Even at the higher prices the Snyder administration has proposed, Michigan’s license fees would still be far from the nation’s most expensive.
The $30 proposed for a resident deer-hunting license, for example, would make Michigan’s rate the 18th most expensive in the nation. The proposed nonresident fee for a deer hunting license, $170, would rank 29th nationally, according to Bridge’s analysis.
The proposed $25 all-species fishing license fee for Michigan residents would be the nation’s 32nd most expensive. The $75 proposed for a nonresident, all-species license would rank 11th nationally.
Kansas charges its residents the most for an all-species fishing license, $57.50. Alaska charges nonresidents the most for an all-species license, $245.
California charges its residents the most for a deer hunting license, $74.85. The state of Washington charges nonresidents the most to hunt for deer, $531.
The growing importance of license sales
Hunting and fishing license revenue is particularly significant in Michigan, due to dramatic DNR budget changes over the past decade.
Since 2000, the Legislature has reduced general fund support for the DNR by 75 percent. This year, the state’s general fund accounts for just 6 percent, or $19.7 million, of the DNR’s $338 million budget.
The DNR now gets much of its money from license and permit sales. Revenue from fishing and hunting license sales goes into the Game & Fish Protection Fund, which supports programs that improve fishing and hunting opportunities.
But the shrinking number of hunters and anglers nationally, and in Michigan, has hurt license sales and meant less money for the DNR. The year-end balance of the Game & Fish Fund decreased by nearly 50 percent over the past decade, from $18.1 million in 2002 to $9.7 million last year, according to DNR data.
Years of budget cuts — coupled with stagnant license fees, decreasing license sales and rising inflation — have reduced the DNR’s spending power by 47 percent since 2002, agency officials said.
It’s been a long time since we’ve had a license-fee increase, and in that time we’ve had inflation, rising gas prices and other expenses increased,” said Bryan Burroughs, executive director of Trout Unlimited’s Michigan chapter. “The DNR needs more money, but the agency also needs to be more focused and prioritize things.”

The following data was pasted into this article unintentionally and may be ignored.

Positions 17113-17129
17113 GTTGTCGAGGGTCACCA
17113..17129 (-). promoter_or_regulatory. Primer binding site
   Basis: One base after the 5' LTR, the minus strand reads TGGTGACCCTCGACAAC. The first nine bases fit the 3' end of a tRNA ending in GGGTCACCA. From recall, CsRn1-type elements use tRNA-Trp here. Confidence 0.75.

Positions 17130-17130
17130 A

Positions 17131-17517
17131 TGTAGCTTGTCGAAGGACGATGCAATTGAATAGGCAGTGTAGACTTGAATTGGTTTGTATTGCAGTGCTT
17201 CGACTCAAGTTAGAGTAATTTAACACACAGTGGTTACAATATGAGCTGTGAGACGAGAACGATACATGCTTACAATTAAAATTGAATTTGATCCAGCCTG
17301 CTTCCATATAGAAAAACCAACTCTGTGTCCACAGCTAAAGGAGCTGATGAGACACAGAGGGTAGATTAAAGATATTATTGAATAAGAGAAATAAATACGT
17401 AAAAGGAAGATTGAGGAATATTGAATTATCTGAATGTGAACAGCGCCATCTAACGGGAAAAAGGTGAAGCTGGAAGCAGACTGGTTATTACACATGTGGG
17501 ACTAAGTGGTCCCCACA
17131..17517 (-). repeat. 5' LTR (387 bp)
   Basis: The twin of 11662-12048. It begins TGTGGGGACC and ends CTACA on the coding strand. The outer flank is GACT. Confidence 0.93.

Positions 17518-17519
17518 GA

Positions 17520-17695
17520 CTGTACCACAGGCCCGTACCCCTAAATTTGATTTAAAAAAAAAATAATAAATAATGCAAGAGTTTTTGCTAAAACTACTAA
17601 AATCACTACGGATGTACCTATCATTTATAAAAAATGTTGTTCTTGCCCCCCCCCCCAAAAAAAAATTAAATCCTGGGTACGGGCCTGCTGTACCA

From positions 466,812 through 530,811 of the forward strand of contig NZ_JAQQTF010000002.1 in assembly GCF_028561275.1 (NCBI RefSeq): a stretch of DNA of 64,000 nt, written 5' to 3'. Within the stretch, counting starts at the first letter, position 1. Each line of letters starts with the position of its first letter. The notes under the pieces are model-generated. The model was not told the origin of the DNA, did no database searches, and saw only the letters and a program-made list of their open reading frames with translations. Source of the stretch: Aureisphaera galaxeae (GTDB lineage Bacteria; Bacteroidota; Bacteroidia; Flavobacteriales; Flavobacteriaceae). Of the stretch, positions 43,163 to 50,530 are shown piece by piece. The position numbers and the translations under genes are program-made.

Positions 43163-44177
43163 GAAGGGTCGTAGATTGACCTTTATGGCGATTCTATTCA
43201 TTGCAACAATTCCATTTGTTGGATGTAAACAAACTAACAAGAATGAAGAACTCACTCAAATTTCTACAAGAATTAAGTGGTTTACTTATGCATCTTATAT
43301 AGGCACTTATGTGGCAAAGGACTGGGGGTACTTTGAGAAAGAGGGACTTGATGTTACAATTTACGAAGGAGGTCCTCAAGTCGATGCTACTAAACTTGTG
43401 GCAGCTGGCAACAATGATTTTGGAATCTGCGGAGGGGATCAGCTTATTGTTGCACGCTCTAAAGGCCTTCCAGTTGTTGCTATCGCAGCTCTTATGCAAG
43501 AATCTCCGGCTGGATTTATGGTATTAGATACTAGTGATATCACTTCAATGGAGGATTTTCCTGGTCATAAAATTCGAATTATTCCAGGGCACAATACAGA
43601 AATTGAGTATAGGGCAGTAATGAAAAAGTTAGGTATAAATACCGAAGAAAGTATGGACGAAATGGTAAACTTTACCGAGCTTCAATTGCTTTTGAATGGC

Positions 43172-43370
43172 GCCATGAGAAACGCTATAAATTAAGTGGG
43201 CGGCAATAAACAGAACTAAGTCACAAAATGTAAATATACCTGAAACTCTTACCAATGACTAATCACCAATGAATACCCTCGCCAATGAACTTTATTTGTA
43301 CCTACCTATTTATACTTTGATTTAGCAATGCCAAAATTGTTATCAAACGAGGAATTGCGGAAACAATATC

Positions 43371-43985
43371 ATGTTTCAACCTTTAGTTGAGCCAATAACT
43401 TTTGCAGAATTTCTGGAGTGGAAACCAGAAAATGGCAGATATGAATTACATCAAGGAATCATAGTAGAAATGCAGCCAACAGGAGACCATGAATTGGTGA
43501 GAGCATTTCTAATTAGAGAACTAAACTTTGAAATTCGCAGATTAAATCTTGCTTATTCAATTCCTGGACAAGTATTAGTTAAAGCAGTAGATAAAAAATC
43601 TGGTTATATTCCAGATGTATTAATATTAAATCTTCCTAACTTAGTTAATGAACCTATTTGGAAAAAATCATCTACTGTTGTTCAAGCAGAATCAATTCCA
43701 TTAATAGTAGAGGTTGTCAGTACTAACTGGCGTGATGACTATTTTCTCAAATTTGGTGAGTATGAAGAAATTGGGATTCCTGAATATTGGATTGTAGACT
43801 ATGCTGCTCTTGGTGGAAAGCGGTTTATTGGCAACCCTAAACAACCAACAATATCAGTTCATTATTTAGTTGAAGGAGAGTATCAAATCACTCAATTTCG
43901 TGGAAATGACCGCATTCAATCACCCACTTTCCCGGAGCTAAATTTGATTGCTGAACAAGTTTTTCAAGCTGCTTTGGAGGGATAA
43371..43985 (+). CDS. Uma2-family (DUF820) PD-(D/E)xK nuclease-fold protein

Flagging revenue is jeopardizing fisheries and putting wildlife at greater risk of being killed by poachers, according to state officials and conservation leaders interviewed by Bridge. Consider:
* Three counties have no assigned DNR conservation officers. That puts fish and wildlife in those unidentified counties at greater risk of poaching.
* The DNR recently closed its Hunt Creek fisheries research station near Atlanta and didn’t replace the two biologists there who retired. For decades, biologists at the facility produced groundbreaking research that informed fishing regulations on many Michigan trout streams.
* Budget cuts forced the DNR to reduce coho salmon stocking several years ago. A department official said there was no biological basis for the decision; it was driven strictly by financial considerations.
Creagh said additional license revenue would improve fisheries and wildlife habitat and bolster Michigan’s image as a haven for outdoor enthusiasts.
“Between hunting, fishing, our state parks system, trails systems, access to the Great Lakes, certainly Michigan doesn’t have to take a back seat to anybody on world-class resources,” Creagh said.
Jeff Alexander is owner of J. Alexander Communications LLC and the author of “Pandora’s Locks: The Opening of the Great Lakes – St. Lawrence Seaway.” A former staff writer for the Muskegon Chronicle, Alexander writes a blog on the Great Lakes at http://allthingsgreatlakes.wordpress.com/.